May 19, 2022
Mayor Eric Adams: How's everyone? Good to see you all.
Doctor Ingrid Lewis-Martin, Chief Advisor to the Mayor:: Good afternoon. My name is Chaplain, Dr. Ingrid P. Lewis Martin, and I am the chief advisor to Mayor Eric Adams. It's indeed an honor to be here today as we celebrate posthumously what would've been the 50th birthday of our son of Brooklyn, Notorious B.I.G., Biggie Smalls. Without any further ado, it's indeed an honor, and a privilege for me to present to you, our mayor, Eric Adams.
Mayor Adams: Thank you, thank you and it's so – it's so fascinating when you think of Biggie that you believe that he only inspired those who listened to his music, but as I shared to all of the rappers during those days, they inspired all of us. Jumaane Williams and I often talk, we talk about it. So many of us that are in the industry, Tish represented the same communities. Now the attorney general, Jumaane is now the public advocate and many of them, they had a lot of different rappers. So they became public advocate and attorney general. But you know, I focus on Biggie so now I'm the mayor. You know what I'm saying?
Mayor Adams: So the energy is live when I'm downstairs, exercising, you hear Biggie music playing. When I am getting ready to deal with this media, I throw on Biggie, you know? So Biggie is just so much part of all of us. And so we transition in life. We go from the physical to the spiritual. We're not here forever. And the only thing that gives us mortality is what we do when we are alive. His mortality is real, because the music is still here. You go to different events and people continue to say, "Spread love the Brooklyn way."
Mayor Adams: He put Brooklyn on the map and no matter where you travel to, he loved Brooklyn and Brooklyn loves him. And so to his son, C.J. Wallace, his daughter, Tiana, and everyone that's here, the Junior Mafia that's present. The whole crew, everyone that's here. And so we just want to spend the day to lift up an icon in New York City and music. We know that he's one of the greatest rappers that has ever lived and his music continues to inspire so many who listen to it and play it. Here, back in the day, you hated to say the 5-0. But we're happy to say 5-0 today for brother Biggie Smalls and what he represent.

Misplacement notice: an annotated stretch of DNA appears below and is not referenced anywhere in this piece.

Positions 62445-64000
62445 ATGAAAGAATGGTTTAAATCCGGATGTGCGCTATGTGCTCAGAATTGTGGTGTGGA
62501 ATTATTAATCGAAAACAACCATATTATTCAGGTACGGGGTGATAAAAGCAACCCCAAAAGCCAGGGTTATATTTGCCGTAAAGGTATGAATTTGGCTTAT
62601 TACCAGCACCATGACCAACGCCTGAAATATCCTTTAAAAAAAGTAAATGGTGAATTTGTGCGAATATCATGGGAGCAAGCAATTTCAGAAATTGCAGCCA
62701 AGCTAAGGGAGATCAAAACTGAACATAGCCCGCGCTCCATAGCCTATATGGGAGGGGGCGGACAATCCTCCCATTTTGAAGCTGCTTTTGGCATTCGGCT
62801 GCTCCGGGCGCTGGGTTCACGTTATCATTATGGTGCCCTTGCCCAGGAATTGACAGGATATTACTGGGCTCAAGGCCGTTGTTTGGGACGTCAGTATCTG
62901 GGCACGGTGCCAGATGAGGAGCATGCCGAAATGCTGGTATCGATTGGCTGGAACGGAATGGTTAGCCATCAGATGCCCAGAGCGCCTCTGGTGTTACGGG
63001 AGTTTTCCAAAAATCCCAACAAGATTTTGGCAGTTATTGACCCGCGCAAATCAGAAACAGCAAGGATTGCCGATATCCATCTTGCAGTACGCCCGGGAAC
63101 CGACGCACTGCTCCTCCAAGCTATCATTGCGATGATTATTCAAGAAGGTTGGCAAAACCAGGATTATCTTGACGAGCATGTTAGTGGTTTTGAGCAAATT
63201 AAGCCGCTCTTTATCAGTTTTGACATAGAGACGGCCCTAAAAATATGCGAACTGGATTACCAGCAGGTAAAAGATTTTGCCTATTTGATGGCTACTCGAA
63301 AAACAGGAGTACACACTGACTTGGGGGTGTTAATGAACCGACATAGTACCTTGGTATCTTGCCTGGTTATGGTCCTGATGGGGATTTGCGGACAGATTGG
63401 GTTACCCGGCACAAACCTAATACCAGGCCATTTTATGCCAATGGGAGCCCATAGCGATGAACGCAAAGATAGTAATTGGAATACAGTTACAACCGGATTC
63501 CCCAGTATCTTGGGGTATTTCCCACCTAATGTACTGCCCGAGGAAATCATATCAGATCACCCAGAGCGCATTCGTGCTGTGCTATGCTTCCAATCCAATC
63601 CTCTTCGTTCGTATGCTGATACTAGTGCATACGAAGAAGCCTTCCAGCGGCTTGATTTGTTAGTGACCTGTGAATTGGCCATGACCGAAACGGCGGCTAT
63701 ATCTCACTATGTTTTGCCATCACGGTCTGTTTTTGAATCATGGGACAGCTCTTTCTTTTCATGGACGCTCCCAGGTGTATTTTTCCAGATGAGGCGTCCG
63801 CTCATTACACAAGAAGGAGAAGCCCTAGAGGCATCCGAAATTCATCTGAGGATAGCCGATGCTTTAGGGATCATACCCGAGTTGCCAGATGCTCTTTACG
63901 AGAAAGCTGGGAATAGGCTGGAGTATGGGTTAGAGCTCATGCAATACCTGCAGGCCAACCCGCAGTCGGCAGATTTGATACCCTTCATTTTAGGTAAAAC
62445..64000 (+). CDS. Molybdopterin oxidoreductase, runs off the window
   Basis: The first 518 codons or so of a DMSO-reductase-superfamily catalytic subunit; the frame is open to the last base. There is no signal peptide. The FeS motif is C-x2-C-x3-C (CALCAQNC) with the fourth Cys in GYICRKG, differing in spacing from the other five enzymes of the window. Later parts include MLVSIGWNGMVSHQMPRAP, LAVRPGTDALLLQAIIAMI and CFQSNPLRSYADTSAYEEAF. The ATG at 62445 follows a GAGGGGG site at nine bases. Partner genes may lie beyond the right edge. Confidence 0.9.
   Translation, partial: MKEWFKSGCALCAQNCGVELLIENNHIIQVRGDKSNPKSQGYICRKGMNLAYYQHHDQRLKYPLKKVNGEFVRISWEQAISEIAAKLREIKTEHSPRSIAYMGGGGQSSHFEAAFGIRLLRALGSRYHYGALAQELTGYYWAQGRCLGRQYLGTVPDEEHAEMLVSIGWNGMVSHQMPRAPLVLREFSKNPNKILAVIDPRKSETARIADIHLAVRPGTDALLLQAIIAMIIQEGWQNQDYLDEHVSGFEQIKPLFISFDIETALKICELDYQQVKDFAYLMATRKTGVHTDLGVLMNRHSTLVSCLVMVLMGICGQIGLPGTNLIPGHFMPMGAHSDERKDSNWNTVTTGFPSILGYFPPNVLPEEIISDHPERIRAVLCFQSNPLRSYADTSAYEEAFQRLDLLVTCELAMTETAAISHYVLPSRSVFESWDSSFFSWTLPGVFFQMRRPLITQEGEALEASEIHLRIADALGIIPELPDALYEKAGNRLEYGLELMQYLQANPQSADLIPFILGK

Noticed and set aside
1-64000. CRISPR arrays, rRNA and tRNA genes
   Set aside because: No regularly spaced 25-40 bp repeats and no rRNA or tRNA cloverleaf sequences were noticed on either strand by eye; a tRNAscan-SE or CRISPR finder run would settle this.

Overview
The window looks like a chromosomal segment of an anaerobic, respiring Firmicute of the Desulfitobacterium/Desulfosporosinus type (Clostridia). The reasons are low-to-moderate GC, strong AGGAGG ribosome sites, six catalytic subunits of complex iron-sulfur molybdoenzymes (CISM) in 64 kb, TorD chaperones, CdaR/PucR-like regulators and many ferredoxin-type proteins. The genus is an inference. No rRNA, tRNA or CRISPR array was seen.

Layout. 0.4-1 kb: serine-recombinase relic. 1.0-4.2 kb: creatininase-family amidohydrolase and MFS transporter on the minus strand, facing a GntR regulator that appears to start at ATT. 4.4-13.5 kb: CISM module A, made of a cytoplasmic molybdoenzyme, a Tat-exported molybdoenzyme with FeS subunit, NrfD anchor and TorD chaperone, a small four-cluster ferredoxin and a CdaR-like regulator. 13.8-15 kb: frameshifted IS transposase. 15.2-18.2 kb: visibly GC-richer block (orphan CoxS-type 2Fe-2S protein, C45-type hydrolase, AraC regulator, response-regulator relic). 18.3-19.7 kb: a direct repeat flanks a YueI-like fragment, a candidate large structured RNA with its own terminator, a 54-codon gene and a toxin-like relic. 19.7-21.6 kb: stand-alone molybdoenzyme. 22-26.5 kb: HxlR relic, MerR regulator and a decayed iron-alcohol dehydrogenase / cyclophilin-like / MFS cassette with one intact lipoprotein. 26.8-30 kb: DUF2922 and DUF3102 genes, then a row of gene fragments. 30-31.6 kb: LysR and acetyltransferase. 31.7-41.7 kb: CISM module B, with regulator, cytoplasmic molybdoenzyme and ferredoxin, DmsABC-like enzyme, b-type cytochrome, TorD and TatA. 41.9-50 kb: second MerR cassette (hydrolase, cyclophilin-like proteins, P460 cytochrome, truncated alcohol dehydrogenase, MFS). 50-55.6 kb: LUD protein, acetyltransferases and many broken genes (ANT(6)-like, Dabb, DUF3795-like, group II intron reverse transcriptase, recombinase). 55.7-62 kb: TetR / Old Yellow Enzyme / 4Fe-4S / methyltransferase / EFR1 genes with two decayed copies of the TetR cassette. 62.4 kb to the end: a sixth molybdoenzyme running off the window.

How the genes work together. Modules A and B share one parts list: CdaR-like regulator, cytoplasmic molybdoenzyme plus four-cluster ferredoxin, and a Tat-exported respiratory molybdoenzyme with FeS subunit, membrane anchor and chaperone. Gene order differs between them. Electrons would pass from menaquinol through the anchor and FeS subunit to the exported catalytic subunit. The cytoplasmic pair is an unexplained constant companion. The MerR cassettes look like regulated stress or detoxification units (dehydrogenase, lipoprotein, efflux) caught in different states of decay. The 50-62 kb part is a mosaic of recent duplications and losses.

Mayor Adams: Son of Brooklyn, he changed music, the landscape of hip-hop. He was raised by a single mom. That's why so many of us could relate to it. Just the love his mother showed. But what he did, that I believe was so much more significant is that he was able to turn pain into purpose. He used his music to define what was happening in everyday life. Folks can criticize and you could look at it and you could say what should be there but one's reality is not everyone's reality. And the only way you could explore the reality of others is to allow them to express what they're feeling around mental health long before we were talking about mental health. Around poverty, around just making it, just going from the streets of Clinton Hill to Beverly Hills, to being able to move wherever he wanted to be. And it was just such a message.
Mayor Adams: I remember at his funeral, people lining the street to see his casket going by. And so many young people realized they can go from where they were to where they wanted to be because of what he was able to accomplish. So he was and remained the king of New York. That crown is so significant. Everyone realized that crown. 25 years later, he's still inspiring music. So many people follow him. Jay-Z, P-Diddy, Lil Kim, Junior Mafia. So many people are still following what he's doing and what he has done in the energy of spirit of those like Marvin Gaye and Al Green and Teddy Pendergrass, how people continue to remake their sounds. That's what they're doing with our legend brother, Biggie Smalls. So to Tiana and C.J., the son and daughter, to the Christopher Wallace Memorial foundation, continues to continue that life in a real way. So we say, thank you.